The American-led west has spent the last 30 years scrambling to find a substitute for the ‘communist menace’ with which it justified its global military, economic, and cultural footprint. From 2001 up to around the election of Donald Trump the chosen enemy was “Islamist terrorism”, a conveniently vacuous category that swept up all religiously oriented Arab and Islamic popular movements of which Washington disapproved. Since 2016, the United States seems to have been pivoting to its old red-baiting tactics surrounding non-existent or inconsequential Russian and Chinese ‘interference’ in western elections. The Biden administration may well believe that US hegemony will rest more securely on a Cold War 2.0 and a theatrical power-struggle with China and Russia. The world, however, has not and will not return to the world of pre-1989. Russia is a shadow of its Soviet incarnation and a strategic threat to the west insofar as it continues to be cornered by NATO. Meanwhile, China remains deeply enmeshed within the global capitalist system which the US principally constructed.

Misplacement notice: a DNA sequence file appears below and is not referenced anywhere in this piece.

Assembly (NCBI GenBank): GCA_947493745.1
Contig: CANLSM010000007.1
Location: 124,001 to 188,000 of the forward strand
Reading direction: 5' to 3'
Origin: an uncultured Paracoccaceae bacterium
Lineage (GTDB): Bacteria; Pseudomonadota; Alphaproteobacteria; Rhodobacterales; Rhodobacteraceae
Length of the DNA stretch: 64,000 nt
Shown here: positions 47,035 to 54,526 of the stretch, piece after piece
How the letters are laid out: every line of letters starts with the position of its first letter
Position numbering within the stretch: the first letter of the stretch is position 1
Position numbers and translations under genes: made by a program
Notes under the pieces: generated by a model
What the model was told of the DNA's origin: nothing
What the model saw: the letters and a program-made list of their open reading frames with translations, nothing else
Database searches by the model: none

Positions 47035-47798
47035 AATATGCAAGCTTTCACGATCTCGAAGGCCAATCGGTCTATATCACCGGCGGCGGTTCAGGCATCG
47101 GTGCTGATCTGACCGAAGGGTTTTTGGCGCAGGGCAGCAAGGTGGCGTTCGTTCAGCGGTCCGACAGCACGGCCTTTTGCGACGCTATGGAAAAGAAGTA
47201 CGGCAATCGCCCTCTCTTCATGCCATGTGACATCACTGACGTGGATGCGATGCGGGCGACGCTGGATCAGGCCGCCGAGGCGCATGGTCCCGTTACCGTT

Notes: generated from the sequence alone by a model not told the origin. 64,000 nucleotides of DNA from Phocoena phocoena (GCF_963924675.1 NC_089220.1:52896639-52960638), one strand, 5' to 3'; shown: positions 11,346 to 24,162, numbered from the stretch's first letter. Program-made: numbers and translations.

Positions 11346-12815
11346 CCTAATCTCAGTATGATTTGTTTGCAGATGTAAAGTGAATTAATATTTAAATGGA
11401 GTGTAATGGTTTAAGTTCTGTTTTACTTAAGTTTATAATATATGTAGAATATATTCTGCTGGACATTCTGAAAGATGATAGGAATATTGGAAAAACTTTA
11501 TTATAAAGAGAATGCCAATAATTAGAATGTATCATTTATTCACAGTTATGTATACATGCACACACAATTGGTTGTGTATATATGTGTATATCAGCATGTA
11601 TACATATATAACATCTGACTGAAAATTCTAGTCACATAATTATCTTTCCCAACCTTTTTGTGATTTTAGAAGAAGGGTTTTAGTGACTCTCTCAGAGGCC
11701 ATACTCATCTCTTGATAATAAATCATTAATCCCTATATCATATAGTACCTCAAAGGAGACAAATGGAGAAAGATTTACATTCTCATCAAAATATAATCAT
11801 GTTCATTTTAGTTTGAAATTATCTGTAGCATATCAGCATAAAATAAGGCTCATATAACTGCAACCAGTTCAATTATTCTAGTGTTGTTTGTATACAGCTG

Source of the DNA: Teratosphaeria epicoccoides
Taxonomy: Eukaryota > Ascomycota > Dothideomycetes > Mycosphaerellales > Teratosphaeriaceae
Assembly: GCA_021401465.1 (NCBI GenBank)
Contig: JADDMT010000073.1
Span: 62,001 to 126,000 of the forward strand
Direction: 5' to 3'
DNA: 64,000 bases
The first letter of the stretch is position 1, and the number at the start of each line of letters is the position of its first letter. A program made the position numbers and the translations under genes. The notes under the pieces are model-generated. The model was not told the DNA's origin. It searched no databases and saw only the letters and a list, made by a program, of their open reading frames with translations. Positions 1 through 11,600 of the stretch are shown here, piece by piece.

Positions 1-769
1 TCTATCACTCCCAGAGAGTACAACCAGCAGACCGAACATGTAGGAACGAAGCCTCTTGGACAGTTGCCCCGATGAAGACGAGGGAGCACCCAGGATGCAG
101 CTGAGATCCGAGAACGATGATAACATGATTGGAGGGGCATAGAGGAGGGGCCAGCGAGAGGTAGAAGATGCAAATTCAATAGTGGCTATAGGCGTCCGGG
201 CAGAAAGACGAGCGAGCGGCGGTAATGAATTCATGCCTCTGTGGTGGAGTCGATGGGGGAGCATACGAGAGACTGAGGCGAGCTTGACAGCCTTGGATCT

Finally, the degree of internal division and unrest in the US itself negates the possibility of returning to the old Liberal consensus, however much Biden may fancy himself another FDR or LBJ. With a previously unthinkable number of Americans questioning the legitimacy of their own elections, the inexorable centrifugal forces that tore the communist world apart and are now clawing at the EU have finally reached the heart of the global capitalist system itself.

If the United States could wish about its ideal century, it would be a renewed Cold War against Moscow and Beijing. The reality it is stuck with is that its global system of economic, political and military control is ever more precipitously disintegrating.

The opinions mentioned in this article do not necessarily reflect the opinion of Al mayadeen, but rather express the opinion of its writer exclusively.